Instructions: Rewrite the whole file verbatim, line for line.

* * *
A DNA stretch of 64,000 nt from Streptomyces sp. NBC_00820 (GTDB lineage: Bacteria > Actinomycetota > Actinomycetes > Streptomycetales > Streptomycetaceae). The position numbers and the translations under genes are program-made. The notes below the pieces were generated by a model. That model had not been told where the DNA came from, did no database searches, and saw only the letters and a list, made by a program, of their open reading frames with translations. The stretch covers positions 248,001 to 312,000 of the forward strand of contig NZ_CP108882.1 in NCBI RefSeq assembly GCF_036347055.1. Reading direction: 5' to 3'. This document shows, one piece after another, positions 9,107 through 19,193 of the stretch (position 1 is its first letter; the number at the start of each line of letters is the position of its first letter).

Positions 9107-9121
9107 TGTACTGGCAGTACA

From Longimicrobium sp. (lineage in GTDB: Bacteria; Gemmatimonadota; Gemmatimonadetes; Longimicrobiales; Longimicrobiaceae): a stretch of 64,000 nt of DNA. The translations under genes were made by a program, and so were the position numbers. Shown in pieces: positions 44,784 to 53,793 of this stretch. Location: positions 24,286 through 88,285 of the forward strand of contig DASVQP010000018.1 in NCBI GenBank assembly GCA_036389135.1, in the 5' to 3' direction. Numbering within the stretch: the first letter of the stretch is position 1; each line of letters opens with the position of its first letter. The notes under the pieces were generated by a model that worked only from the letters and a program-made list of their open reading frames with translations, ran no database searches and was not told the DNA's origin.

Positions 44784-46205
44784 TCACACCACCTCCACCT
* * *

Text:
A DNA stretch of 64,000 nt from Streptomyces sp. NBC_00820 (GTDB lineage: Bacteria > Actinomycetota > Actinomycetes > Streptomycetales > Streptomycetaceae). The position numbers and the translations under genes are program-made. The notes below the pieces were generated by a model. That model had not been told where the DNA came from, did no database searches, and saw only the letters and a list, made by a program, of their open reading frames with translations. The stretch covers positions 248,001 to 312,000 of the forward strand of contig NZ_CP108882.1 in NCBI RefSeq assembly GCF_036347055.1. Reading direction: 5' to 3'. This document shows, one piece after another, positions 9,107 through 19,193 of the stretch (position 1 is its first letter; the number at the start of each line of letters is the position of its first letter).

Positions 9107-9121
9107 TGTACTGGCAGTACA

From Longimicrobium sp. (lineage in GTDB: Bacteria; Gemmatimonadota; Gemmatimonadetes; Longimicrobiales; Longimicrobiaceae): a stretch of 64,000 nt of DNA. The translations under genes were made by a program, and so were the position numbers. Shown in pieces: positions 44,784 to 53,793 of this stretch. Location: positions 24,286 through 88,285 of the forward strand of contig DASVQP010000018.1 in NCBI GenBank assembly GCA_036389135.1, in the 5' to 3' direction. Numbering within the stretch: the first letter of the stretch is position 1; each line of letters opens with the position of its first letter. The notes under the pieces were generated by a model that worked only from the letters and a program-made list of their open reading frames with translations, ran no database searches and was not told the DNA's origin.

Positions 44784-46205
44784 TCACACCACCTCCACCT